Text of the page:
Scrolls is a new 'experimental' collaboration in progress by James C. Hopkins and Yoko Danno. One of us writes the first half of a sentence and the other follows up the rest of the sentence. The latter begins the next sentence and drops it halfway, which is taken over by the former. Writing thus in turn we draw 'picture scrolls' with words. There is no rule except that a scroll should consist of five paragraphs. When we start a scroll we never know how it will develop and end. We have set out for adventures in an unknown land without a map or a compass.

♥  Scroll 7

A black scooter sped out of the doorway and, in an instant, disappeared into the cars along the Via Vitale. It was matter of seconds before I realized he had tossed a parcel into my arms. I stood there, bewildered, looking after the speck of shadow and knowing that I was in trouble again. I walked on for another block, then stopped and for the first time looked at the parcel wrapped in orange paper. I had no idea who that guy was except something told me that I had seen him before. I ripped the first layer of orange paper from the package, and saw another wrapping like an eggshell. I hesitated to tear it open, because something warned me that I shouldn't, and sought for a place to hide it among the cluster of small shops, alleyways, and pastry makers that lined the river.

The sun was just lighting the storefronts, and the sweet aroma of baked pastry was floating in the air. I opened the lid of a trash can and put the parcel in it, wondering if I could get it back later, but feeling relieved to be rid of it at the same time. Perhaps some things should forever remain a mystery, like the guy on the black scooter. Yet curiosity is my sore spot and I knew that eventually it would get the best of me. I tried to remember anything about the scooter, sleek and shiny like a rhinoceros beetle. Once when I was in a scorched desert in Arizona I watched an army of ants consume a wounded rhino beetle—eating it alive, and leaving only a glossy husk in the sand.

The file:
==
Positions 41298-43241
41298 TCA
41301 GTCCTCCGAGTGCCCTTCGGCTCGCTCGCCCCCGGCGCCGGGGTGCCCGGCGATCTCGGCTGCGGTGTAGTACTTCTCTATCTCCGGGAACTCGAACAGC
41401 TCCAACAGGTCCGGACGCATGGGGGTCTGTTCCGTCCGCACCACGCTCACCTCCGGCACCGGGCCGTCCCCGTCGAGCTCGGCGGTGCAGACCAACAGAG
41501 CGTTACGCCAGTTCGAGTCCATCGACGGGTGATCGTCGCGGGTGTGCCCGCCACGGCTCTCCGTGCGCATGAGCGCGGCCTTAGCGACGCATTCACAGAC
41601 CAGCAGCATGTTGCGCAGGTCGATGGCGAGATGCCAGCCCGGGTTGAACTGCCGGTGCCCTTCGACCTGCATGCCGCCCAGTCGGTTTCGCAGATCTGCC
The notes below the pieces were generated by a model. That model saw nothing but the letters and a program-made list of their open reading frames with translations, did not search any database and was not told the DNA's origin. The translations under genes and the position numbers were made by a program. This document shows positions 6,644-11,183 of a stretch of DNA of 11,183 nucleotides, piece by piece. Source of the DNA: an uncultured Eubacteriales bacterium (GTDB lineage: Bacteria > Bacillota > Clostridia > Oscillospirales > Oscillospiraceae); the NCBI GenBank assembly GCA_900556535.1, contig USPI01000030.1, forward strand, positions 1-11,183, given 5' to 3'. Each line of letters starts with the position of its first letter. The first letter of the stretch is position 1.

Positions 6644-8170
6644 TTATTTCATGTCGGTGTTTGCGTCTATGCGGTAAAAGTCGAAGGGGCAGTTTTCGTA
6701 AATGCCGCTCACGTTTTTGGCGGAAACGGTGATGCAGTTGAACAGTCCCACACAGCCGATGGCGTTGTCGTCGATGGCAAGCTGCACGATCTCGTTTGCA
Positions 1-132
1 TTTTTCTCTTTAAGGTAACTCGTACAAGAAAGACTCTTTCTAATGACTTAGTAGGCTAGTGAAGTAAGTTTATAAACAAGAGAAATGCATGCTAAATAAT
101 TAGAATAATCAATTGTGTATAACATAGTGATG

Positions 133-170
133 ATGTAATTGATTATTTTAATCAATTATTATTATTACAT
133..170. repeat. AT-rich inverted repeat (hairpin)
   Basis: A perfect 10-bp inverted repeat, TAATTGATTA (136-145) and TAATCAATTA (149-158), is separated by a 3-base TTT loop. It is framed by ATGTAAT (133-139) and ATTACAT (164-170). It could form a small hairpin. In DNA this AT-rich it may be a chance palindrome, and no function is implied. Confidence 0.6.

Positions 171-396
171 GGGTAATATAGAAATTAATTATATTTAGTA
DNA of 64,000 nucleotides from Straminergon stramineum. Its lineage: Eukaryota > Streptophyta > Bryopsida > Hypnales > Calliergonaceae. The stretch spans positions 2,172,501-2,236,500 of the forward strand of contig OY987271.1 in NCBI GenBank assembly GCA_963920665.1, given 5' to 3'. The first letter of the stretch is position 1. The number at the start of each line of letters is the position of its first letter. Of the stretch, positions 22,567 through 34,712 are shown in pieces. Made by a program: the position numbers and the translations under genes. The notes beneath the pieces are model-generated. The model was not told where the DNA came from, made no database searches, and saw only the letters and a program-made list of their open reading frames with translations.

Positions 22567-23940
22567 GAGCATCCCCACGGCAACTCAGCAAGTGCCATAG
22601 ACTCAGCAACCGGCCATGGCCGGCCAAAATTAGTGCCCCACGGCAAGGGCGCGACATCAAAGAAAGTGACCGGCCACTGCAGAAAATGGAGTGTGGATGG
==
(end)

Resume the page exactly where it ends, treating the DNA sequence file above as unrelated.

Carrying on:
The scooter wavered in my mind like a mirage, rising again and again from the ashes of my thoughts while I was hurrying to catch the 8:20 train. I was to meet with my friend who was returning from a holiday in the mountains, and who had said that he had urgent news for me. On arriving at the train platform, however, I found that the train had already left. Hopelessly I tried to call him on my mobile phone—no answer. This day had already become a series of missed connections and non-occurrences, and moreover, I found I had thrown away my purse together with the parcel. I cursed the guy on the black scooter but knew there was nothing I could do.

I walked to the exit, and looked up and down the street, trying to find the black scooter, in vain. Without money, I walked back along the street, now crowded with people on their way to work, feeling disconnected with the rest of the world and its inhabitants. A shadowy grey dog, who seemed to hover off the sidewalk, came running towards me. He was the first thing in the past few weeks that showed any sign of knowing me in the slightest. He circled me once, and then trotted a short distance and turned his head as if to say, "Follow me." I had no particular place to go, so I went after him and soon found myself back in the same alleyway, at the edge of the river, where I had dropped the parcel earlier in the day.

I looked around for the parcel and opened some lids of the trash cans. All the garbage had been already removed and there was no sign of the parcel or the purse except, behind the last can on the street, the shadow dog nosed at something silver. I picked it up and recognized it immediately—the bracelet that had been lost while I was playing with a stray dog in a yard the other day. I recognized suddenly the shadow dog was only the memory of yesterday's dog, and I opened my eyes—the bracelet still around my wrist, shining in the morning sun. The sound of a motor scooter fading down the street outside as my husband headed for work, suddenly I realized I was looking down on the street. I left the window for the kitchen table and resumed eating the soft-boiled egg in the orange-colored eggcup.

(Photo by Yoko Danno: Firenze, Italy)

Scroll 1 and Scroll 5 are introduced in Jerome Rothenberg's Poems and Poetcs as "an experimental work in progress."